Trump trial updates: Appeals court denies defense's bid for judge's recusal

The defense rested its case Tuesday without testimony from Donald Trump.

Former President Donald Trump is on trial in New York City, where he is facing felony charges related to a 2016 hush money payment to adult film actress Stormy Daniels. It marks the first time in history that a former U.S. president has been tried on criminal charges.

Trump last April pleaded not guilty to a 34-count indictment charging him with falsifying business records in connection with a hush money payment his then-attorney Michael Cohen made to Daniels in order to boost his electoral prospects in the 2016 presidential election.

What to know about the hush money case

READ MORE: Here's what you need to know about the historic case.

Judge issues written decision denying defense's bid for sanctions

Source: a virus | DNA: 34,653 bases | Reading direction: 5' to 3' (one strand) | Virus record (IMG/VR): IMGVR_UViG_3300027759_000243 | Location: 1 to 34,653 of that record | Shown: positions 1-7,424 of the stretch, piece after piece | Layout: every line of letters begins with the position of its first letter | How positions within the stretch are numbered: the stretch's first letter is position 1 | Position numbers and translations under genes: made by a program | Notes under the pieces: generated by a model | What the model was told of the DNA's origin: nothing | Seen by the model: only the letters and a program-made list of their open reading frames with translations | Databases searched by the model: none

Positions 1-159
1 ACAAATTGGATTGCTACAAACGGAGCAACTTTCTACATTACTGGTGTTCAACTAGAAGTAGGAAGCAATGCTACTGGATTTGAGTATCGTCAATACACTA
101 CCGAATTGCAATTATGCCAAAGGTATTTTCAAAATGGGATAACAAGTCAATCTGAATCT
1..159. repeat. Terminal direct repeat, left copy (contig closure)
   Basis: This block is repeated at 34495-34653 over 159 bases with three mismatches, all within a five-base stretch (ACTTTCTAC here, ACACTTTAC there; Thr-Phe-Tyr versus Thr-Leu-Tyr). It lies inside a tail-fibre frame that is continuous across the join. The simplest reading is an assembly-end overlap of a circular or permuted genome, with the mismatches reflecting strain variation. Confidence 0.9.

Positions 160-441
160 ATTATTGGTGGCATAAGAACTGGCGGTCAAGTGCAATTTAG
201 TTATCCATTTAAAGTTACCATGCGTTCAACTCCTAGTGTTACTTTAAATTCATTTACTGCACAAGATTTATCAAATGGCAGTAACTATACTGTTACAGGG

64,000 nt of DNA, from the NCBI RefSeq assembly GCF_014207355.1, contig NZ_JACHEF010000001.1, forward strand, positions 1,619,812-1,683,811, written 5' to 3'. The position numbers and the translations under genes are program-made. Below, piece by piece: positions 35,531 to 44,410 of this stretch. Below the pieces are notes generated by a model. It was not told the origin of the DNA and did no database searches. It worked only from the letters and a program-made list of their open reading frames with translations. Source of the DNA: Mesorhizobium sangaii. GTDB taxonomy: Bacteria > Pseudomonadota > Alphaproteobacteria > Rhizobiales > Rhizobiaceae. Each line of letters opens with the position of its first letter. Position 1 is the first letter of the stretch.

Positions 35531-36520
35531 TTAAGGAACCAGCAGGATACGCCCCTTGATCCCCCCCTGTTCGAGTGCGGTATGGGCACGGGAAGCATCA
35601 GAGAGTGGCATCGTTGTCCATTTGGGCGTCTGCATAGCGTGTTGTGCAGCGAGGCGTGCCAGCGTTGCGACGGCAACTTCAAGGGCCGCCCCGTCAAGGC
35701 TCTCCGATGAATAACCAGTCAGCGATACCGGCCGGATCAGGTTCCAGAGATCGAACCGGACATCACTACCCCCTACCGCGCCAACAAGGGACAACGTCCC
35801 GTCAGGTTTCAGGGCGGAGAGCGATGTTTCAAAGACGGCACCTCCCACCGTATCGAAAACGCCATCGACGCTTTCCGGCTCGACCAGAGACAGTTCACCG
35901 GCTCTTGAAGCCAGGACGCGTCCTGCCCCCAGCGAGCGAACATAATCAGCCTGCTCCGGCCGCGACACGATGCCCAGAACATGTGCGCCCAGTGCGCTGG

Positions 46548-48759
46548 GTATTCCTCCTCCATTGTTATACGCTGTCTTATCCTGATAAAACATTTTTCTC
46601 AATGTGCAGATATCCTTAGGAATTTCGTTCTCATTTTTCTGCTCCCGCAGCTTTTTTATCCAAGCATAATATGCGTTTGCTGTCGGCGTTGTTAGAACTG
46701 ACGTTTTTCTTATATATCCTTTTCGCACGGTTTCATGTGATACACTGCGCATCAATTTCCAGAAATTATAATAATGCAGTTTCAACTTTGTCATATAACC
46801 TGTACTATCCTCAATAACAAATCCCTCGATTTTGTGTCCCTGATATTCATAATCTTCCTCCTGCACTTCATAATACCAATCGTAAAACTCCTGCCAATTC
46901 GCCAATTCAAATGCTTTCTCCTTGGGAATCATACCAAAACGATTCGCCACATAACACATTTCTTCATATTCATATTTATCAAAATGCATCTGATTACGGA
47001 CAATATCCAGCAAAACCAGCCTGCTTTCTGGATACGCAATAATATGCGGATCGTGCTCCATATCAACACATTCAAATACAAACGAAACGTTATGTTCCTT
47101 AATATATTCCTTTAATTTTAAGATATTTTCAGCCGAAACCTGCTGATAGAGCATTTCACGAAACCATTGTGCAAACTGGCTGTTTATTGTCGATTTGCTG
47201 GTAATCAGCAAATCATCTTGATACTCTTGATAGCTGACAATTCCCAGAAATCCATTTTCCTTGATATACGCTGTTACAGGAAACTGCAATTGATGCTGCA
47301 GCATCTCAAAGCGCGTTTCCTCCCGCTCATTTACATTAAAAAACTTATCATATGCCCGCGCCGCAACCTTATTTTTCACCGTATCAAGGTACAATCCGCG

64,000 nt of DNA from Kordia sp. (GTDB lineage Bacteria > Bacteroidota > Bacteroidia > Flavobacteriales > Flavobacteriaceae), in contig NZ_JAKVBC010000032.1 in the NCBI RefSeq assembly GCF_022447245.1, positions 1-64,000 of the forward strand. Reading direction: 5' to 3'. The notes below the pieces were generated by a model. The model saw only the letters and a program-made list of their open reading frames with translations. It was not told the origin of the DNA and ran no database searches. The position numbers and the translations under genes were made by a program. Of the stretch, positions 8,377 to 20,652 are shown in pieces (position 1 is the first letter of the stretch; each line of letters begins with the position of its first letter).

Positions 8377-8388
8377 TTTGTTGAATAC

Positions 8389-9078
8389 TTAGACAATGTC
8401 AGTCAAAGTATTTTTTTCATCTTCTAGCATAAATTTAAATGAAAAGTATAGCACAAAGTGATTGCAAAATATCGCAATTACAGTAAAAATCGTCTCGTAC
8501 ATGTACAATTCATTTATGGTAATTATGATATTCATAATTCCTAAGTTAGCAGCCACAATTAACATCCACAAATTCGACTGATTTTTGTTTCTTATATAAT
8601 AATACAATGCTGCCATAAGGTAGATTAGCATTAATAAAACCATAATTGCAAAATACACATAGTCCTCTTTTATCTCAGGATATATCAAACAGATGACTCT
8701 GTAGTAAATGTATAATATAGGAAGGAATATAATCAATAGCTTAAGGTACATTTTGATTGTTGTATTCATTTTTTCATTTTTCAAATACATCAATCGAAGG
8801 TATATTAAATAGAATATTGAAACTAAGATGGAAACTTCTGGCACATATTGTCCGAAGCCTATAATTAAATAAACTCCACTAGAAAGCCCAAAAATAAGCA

In a written order, Judge Juan Merchan has denied a defense motion to sanction prosecutors for the late production of evidence in the case earlier this year.

In March, attorneys for former President Trump requested that Judge Merchan sanction prosecutors and adjourn the trial after federal prosecutors turned over more than 100,000 pages of potential evidence just ahead of the trial. Defense lawyers argued that the prosecutors engaged in "widespread misconduct including the suppression of evidence" and sought to interfere with the 2024 election.

After an in-person hearing on March 25, Merchan denied the request to adjourn the trial and promised to follow up with a written decision, which he issued today.